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Hanna-Barbera Land

From Wikipedia, the free encyclopedia

Hanna-Barbera Land
LocationSpring, Texas, U.S.
Coordinates30°04′12″N 95°25′55″W / 30.070°N 95.432°W / 30.070; -95.432
OpenedMarch 31, 1984; 40 years ago (1984-03-31)
Closed1985 (1985)
OwnerKings Entertainment Company
General managerJoseph Barbera

Hanna-Barbera Land was a theme park based on the cartoons of the Hanna-Barbera animation studio. It was located in the Spring, Texas, United States, north of Houston,[1] and operated for the 1984 and 1985 seasons. After the park's closure following the 1985 season, the rides were sold and the land was reused as a water park, which is now operating as Six Flags Hurricane Harbor SplashTown.


Subsections of larger theme parks featured characters from the Hanna-Barbera animation studio prior to 1984, primarily the parks owned by Taft Broadcasting such as Kings Island (1972), Kings Dominion (1975), Carowinds (1975), and Canada's Wonderland (1981).

The standalone theme park in Spring was built by Taft Broadcasting,[2] which became the Kings Entertainment Company as of opening.[3] Kings also owned the Australia's Wonderland, Canada's Wonderland, Carowinds, Kings Dominion, and Kings Island theme parks. The park was open daily from 10 a.m. to 8 p.m. except Saturdays, when the park closed at 10 p.m. The 1984 season lasted until Labor Day.[4] Admission was US$6.50 (equivalent to $19 in 2023) for children and adults from Sunday through Friday, rising to US$7.50 (equivalent to $22 in 2023) on Saturdays; one grandparent was admitted free with each paid admission.[5]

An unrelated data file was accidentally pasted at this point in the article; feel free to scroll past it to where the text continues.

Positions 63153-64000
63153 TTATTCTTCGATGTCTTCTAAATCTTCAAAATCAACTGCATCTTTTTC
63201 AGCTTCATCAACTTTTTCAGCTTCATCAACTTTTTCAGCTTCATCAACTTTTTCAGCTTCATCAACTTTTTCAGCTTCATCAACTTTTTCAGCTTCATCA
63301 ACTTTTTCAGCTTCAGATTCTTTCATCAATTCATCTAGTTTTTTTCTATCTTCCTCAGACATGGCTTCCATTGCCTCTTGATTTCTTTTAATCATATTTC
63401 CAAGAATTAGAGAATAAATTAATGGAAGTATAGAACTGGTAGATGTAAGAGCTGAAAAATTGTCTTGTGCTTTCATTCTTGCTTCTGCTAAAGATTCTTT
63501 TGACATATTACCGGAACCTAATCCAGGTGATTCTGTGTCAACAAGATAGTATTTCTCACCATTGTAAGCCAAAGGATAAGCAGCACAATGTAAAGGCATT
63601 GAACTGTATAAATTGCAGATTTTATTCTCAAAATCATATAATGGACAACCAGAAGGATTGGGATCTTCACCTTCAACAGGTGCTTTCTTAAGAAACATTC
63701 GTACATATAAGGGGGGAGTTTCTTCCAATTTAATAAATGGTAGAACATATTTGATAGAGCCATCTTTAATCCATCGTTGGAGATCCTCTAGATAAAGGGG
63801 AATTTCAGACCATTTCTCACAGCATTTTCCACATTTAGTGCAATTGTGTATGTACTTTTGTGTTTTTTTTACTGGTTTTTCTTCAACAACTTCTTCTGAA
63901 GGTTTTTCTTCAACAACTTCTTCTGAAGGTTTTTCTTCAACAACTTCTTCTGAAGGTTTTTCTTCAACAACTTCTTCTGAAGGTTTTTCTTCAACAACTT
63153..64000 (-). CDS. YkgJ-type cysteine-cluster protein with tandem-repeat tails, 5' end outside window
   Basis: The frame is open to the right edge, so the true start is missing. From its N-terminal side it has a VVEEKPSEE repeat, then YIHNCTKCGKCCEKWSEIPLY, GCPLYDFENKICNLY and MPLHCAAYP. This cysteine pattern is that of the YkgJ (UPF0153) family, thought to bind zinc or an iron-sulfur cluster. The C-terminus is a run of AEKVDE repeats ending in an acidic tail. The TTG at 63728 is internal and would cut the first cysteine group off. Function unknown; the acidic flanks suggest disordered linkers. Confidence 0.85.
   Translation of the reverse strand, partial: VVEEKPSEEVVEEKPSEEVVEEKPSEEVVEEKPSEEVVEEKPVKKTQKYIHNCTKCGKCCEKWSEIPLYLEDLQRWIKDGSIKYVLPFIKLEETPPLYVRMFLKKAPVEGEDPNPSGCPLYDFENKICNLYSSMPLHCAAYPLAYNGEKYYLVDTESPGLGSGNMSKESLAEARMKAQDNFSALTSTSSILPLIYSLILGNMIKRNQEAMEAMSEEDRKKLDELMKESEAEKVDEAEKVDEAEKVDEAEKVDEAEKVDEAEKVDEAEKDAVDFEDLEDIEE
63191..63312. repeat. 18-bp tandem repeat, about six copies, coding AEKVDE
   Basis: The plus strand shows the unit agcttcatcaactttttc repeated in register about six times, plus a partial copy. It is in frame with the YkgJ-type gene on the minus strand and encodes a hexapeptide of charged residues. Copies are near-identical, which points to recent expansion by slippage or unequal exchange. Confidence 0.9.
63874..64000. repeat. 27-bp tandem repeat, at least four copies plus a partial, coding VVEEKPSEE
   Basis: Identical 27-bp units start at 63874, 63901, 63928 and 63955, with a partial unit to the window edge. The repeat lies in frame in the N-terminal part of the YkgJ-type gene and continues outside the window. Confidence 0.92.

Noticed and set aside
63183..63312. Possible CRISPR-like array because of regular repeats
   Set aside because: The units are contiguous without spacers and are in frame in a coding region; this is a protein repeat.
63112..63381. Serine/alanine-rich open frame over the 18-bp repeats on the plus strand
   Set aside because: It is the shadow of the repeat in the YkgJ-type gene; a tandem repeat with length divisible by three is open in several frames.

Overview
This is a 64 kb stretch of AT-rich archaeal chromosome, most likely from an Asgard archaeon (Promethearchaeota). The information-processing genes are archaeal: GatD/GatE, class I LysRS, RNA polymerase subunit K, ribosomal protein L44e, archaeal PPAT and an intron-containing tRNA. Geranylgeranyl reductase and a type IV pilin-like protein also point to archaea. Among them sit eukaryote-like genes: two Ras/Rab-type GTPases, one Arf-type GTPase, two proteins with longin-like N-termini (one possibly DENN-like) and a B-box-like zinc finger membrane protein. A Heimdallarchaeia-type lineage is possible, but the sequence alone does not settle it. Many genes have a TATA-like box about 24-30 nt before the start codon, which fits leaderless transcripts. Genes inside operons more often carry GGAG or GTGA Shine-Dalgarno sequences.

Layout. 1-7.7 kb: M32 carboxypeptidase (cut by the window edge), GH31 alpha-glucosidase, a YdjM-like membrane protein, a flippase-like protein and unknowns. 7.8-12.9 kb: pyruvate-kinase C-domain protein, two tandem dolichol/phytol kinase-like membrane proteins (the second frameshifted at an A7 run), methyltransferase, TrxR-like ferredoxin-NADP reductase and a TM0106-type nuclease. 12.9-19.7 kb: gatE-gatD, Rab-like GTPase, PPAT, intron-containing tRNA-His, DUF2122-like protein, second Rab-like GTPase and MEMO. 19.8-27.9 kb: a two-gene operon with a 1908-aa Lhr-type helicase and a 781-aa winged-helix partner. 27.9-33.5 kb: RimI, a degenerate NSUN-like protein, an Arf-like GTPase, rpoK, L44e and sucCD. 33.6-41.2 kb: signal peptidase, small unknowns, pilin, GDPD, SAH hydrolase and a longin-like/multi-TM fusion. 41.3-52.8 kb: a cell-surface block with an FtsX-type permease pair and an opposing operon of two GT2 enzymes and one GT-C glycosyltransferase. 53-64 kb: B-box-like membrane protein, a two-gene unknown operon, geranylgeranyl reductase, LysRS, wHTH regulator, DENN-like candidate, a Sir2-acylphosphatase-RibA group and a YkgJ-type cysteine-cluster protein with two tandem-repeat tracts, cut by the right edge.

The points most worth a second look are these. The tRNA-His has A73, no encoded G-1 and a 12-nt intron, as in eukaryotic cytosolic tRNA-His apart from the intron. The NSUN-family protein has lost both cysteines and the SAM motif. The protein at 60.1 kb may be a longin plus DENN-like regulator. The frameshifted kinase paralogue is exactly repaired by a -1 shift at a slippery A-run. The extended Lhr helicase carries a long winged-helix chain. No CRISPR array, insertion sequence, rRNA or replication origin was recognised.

Despite increased attendance in 1985, a number of factors led to the park's closure. An oil bust in the early 1980s severely impacted the economy of the Greater Houston area, along with competition with the well-established and more centrally-located AstroWorld, as well as minimal spending in the park on concessions, gift shop purchases, and souvenirs all eventually doomed the park.[6]

The park was sold to private investors and the SplashTown USA water park was built in its place; the water park was sold again to Bryant Morris, then to Six Flags which purchased it in 1999. After initially not wanting to brand and call it "a member of the Six Flags family," Six Flags eventually decided to re-brand it as Six Flags SplashTown. In 2007 it was sold to PARC Management, which renamed it to Wet N' Wild Splashtown. After the park returned to Six Flags management as part of a 2019 operating agreement, it was rebranded Six Flags Hurricane Harbor SplashTown.[7]


Visitors entered the park through a large rainbow archway.[8]

The park featured:

  • A character carousel, including Jabberjaw, Dino, and Yogi Bear[9]
  • A Scooby-Doo roller coaster, now at California's Great America as Woodstock's Express[10]
  • Boulder Bumpers
  • Silly Stix, an enormous jungle gym of sorts that looked like it was constructed out of giant Tinker Toys;[11][12] it was repainted and rebranded as "Pepsi Pavilion" for the replacement water park.[13]